Intel and Ford Motor Company plan to retrofit select facilities to see if DC power can really curb their electricity consumption.

Intel will wrap the facility that houses the energy research group, part of Intel Labs in New Mexico, in a DC microgrid, according to Brian Patterson, chairman of the Emerge Alliance, an organization dedicated to popularizing DC power. Ford, meanwhile, will retrofit a building that houses both manufacturing and offices to run on DC.

In both examples, DC power will be used to run computers, datacenters, lights and likely the heating and air conditioning systems. Ford may even go farther and add manufacturing equipment to the mix. The Ford facility will also include an energy storage system from Xtreme Power. (Xtreme has racked up a number of high-profile wins for its secretive battery/storage technology, so chalk up another one here.)

DC power didn't go away after Westinghouse won the Battle of Currents 100 years ago. It just went underground. Most electrical items -- notebooks, batteries, ships, planes, electric motors -- actually run on DC. Power gets distributed across the grid as AC, but then gets converted and reduced in voltage -- often a number of times -- before it actually gets consumed. Every conversion results in a loss.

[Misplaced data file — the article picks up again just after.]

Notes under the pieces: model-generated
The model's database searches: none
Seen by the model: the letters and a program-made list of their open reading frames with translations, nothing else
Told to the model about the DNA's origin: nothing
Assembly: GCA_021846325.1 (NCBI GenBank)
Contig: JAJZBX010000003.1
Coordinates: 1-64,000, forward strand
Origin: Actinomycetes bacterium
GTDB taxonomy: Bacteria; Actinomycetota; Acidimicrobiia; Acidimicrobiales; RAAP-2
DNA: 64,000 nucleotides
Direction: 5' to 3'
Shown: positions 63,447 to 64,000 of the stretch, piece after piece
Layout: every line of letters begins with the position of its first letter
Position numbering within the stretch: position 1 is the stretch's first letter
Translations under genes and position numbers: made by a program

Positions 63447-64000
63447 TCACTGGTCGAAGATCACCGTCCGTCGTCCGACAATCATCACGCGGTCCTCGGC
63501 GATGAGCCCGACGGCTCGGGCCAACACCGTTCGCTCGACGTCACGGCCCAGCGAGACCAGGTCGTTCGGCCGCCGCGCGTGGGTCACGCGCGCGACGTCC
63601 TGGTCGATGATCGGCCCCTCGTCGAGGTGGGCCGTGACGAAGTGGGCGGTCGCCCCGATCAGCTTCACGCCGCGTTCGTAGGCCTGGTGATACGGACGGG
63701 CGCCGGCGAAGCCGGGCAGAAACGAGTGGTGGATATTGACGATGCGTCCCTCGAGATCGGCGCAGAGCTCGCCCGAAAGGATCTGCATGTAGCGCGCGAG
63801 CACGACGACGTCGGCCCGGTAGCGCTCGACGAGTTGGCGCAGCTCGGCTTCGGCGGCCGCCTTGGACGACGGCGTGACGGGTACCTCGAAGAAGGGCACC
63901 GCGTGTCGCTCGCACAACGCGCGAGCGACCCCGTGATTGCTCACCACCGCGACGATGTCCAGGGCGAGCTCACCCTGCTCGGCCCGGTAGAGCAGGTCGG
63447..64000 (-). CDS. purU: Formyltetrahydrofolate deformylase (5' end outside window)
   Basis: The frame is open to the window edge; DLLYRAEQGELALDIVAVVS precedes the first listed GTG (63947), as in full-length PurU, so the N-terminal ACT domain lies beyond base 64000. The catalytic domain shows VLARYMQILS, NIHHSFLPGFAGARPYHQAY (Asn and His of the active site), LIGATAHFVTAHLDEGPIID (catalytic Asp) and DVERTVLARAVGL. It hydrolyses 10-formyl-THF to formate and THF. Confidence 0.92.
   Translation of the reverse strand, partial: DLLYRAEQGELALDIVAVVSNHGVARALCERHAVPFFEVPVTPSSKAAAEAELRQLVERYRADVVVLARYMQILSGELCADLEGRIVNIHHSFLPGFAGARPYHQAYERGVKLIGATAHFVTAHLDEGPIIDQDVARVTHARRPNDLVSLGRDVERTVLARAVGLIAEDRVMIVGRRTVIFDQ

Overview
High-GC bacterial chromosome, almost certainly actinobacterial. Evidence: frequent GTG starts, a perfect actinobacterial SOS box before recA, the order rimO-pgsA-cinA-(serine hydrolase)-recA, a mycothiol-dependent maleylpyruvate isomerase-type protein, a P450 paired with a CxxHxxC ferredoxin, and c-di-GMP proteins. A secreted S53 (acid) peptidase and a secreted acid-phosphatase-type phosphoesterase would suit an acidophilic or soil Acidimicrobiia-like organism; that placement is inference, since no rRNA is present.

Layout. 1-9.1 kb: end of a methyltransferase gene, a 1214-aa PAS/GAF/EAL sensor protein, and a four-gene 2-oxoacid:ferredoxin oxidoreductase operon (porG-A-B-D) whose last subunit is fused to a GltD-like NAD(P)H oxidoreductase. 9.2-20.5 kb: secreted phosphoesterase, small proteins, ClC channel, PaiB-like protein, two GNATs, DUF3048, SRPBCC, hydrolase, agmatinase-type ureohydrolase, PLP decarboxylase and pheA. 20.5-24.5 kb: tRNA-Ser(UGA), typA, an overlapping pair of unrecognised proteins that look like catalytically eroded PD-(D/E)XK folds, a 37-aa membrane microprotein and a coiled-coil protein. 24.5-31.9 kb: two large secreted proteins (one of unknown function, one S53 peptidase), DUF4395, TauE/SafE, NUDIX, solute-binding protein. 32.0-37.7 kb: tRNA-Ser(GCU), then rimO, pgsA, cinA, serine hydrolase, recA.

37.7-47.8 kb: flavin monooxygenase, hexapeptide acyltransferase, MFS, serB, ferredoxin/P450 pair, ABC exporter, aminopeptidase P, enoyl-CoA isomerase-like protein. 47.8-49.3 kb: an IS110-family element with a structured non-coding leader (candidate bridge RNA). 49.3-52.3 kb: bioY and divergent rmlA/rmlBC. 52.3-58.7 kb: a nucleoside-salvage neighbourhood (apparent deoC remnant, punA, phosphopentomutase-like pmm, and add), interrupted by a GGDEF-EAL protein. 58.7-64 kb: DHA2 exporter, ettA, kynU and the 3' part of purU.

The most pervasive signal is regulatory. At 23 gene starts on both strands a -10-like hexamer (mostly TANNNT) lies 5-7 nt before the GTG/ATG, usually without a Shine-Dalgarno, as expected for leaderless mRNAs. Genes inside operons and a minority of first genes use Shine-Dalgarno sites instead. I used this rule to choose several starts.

DC power advocates argue that power losses can be reduced with things like DC microgrid. With a microgrid wrapped around a large datacenter, for instance, the number of power conversions can be reduced from five or more down to two. In a datacenter alone, reducing power consumption by 10 percent to 20 percent and reducing floor space by 25 percent to 40 percent.

Solar panels, wind turbines and other distributed power technologies also produce DC power natively. By delivering solar power straight to LED lights, building owners will consume less power. The added bonus: you can also eliminate components like inverters and AC-DC converters.

"The trend toward DC is probably stronger now than at any time in the history of electricity," he said.

Patterson added that some are trying to figure out ways to convert buildings to DC without having to replace the wires. (Last year in Japan, Panasonic told me about plans for "hybrid" wired houses.)

DC is also beginning to challenge AC in high-voltage, long-distance transmission. ABB, which has planted HVDC lines in Europe and China, will help plant one in the U.S. at the Tres Amigas Superstation. Last week ABB bought a controlling interest in Validus DC Systems.

Patterson, by the way, noted that a number of lighting companies -- Acuity, Philips, Osram, etc. -- are members of the Emerge Alliance and will speak this week on how LEDs and DC can cut down power consumption at LightFair.

General Electric, meanwhile, bought DC equipment maker Lineage Power Holdings a few months ago and is working on ways to develop products to run industrial equipment on native DC.

DC. It's not just for crazy people.